Howell Woods Bioblitz

Roseanna from the DVLP team along with a group of specialist woodland ecologists, volunteers and skilled naturalists joined forces with Oak Forest School on Saturday 2nd September for an exciting day of wildlife recording and exploration in Howell Woods.

What a fantastic day it was?….

As part of the DVLP’s woodland engagement programme the team are working closely with skilled woodland ecologists from Haycock and Jay Associates to explore and engage the local community with 5 priority woodlands within our project area.

We were fortunate to be joined by local resident and community custodian Melvyn Mills, along with his fantastic group of volunteers and forest recruits (the children) on behalf of Oak Forest School, Wilderness Skills & Survival Academy based in the heart of Howell Woods, Doncaster.

For those who aren’t sure what a Bioblitz is?

A BioBlitz is a 24-hour event in which teams of volunteer scientists, families, students, teachers, and other community members work together to find and identify as many species of plants, animals, microbes, fungi, and other organisms as possible.

Obviously we didn’t camp the night but we did have a FULL day of exciting activities and recording sessions throughout. These included butterflies, pond dipping, fungus, plants, bird song and many others.

(Activities on offer throughout the day)

Collecting all this fantastic data really helps to give us a picture of the sites wider value to biodiversity and how best organisations can manage and retain such important features for the future, to protect and safeguard important plants, animals and habitats.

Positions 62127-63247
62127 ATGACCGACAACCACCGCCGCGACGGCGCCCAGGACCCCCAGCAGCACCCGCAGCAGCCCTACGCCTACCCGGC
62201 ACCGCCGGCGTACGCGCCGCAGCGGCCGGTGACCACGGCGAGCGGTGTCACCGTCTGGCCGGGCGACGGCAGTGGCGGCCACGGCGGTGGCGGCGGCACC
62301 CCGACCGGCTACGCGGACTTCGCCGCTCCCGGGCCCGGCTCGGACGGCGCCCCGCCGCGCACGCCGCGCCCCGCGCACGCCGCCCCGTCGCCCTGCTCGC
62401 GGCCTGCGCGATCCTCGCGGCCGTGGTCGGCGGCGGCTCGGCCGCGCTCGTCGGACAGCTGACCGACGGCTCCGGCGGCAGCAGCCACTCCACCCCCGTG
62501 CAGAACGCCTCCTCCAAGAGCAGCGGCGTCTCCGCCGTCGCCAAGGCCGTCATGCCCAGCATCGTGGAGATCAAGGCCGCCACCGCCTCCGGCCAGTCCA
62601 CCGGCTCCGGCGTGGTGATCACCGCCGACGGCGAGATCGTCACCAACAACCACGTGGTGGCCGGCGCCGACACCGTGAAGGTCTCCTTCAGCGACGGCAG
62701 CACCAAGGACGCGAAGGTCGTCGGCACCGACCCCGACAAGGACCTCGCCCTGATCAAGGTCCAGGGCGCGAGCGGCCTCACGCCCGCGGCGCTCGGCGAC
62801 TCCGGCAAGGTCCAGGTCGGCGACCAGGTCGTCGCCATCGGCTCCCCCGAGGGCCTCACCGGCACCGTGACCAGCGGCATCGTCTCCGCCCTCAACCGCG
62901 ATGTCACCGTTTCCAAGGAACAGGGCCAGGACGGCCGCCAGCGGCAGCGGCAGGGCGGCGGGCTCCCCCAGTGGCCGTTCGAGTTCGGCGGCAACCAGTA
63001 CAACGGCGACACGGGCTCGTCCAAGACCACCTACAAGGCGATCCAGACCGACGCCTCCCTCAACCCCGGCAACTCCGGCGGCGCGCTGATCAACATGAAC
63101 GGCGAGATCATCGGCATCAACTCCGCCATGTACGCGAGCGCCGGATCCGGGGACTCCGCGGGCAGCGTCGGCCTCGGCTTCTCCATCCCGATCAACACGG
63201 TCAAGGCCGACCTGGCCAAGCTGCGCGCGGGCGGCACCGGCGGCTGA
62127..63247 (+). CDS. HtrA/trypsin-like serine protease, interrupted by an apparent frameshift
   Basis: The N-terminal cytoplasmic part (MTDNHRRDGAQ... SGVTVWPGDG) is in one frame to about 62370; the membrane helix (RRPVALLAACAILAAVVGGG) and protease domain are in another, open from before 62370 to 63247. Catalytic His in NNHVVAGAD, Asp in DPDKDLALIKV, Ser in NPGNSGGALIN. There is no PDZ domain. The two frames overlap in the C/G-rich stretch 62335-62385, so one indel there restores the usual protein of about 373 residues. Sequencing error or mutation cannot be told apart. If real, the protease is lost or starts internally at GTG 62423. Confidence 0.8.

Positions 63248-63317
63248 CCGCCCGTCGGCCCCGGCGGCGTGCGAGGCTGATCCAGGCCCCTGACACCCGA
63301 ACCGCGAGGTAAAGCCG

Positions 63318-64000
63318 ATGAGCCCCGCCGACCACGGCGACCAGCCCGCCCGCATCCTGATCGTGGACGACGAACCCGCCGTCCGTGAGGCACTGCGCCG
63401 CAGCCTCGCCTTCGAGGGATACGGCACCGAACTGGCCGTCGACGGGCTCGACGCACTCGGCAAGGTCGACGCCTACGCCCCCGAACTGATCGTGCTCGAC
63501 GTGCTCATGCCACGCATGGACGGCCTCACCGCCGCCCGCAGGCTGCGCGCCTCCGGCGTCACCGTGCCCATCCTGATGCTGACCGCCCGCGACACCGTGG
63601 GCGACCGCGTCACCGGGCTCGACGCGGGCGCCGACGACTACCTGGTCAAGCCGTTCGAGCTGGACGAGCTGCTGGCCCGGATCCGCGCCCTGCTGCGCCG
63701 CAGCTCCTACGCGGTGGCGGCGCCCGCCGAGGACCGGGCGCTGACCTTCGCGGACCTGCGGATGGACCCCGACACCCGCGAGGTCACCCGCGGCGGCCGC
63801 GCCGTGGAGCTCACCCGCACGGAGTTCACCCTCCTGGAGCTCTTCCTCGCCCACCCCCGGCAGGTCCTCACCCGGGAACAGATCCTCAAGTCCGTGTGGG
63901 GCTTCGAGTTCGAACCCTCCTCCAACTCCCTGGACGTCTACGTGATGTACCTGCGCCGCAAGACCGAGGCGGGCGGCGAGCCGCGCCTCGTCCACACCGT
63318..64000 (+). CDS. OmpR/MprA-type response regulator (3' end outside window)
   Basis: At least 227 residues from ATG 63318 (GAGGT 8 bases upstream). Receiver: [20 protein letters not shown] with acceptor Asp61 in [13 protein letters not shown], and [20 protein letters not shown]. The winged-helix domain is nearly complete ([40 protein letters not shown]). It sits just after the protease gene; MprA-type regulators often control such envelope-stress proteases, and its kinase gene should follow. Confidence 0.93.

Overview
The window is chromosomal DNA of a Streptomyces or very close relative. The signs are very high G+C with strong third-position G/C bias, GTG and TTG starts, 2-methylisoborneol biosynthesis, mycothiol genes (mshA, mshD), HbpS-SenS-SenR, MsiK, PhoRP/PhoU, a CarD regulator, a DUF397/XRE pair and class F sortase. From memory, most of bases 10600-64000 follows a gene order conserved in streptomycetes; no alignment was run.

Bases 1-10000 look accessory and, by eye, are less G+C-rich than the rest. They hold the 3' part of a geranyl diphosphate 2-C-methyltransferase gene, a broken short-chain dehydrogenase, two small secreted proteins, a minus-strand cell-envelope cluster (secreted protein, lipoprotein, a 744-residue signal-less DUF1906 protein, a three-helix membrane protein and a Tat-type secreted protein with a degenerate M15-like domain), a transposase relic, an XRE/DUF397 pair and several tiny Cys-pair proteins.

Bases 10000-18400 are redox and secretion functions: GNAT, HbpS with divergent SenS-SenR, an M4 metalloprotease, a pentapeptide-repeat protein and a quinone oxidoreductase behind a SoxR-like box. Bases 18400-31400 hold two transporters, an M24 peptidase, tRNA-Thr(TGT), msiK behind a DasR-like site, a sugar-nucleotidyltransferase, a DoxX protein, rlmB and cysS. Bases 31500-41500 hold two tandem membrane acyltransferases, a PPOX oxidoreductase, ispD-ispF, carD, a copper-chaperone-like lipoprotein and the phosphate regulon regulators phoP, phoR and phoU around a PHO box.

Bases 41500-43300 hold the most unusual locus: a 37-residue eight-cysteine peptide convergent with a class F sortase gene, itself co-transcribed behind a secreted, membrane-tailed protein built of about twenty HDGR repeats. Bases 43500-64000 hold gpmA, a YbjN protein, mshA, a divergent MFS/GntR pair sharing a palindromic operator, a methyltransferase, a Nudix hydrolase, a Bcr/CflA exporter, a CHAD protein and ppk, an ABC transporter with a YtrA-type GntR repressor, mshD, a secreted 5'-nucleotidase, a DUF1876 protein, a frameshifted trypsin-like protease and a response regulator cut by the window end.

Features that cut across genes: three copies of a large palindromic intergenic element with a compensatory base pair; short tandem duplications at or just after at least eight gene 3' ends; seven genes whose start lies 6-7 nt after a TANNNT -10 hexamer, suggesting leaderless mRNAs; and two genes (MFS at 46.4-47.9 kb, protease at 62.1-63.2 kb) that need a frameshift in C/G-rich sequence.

We had a fantastic turn out with over 20 young explorers and a fab core team of staff, parents and volunteers on hand to help support the variety of activities on offer. It was even better to have such a passionate and dedicated audience throughout who really care about the future and value of this beautiful community woodland.

(Start of the day, Roseanna from the DVLP team introducing her fantastic volunteers and naturalists)

We are yet to total up are finds but I expect we have recorded around 300-500 species throughout the day, including a variety of invertebrates and plants. These records will then be used to help produce a new management plan for the site and be sent to the local wildlife recording database.

A HUGE thank you to everyone who was involved in making the day such a success!

Below are a few highlights form throughout the day and to give you a flavor of the days itinerary.

(Children and volunteers along the fire break, recording the wildflowers and sweep netting in the sunshine)

(Discovery Table at base camp)


(Young explorers in the field)

(A large hornet discovered feasting on a wasp)

(Pond dipping down at the brook)

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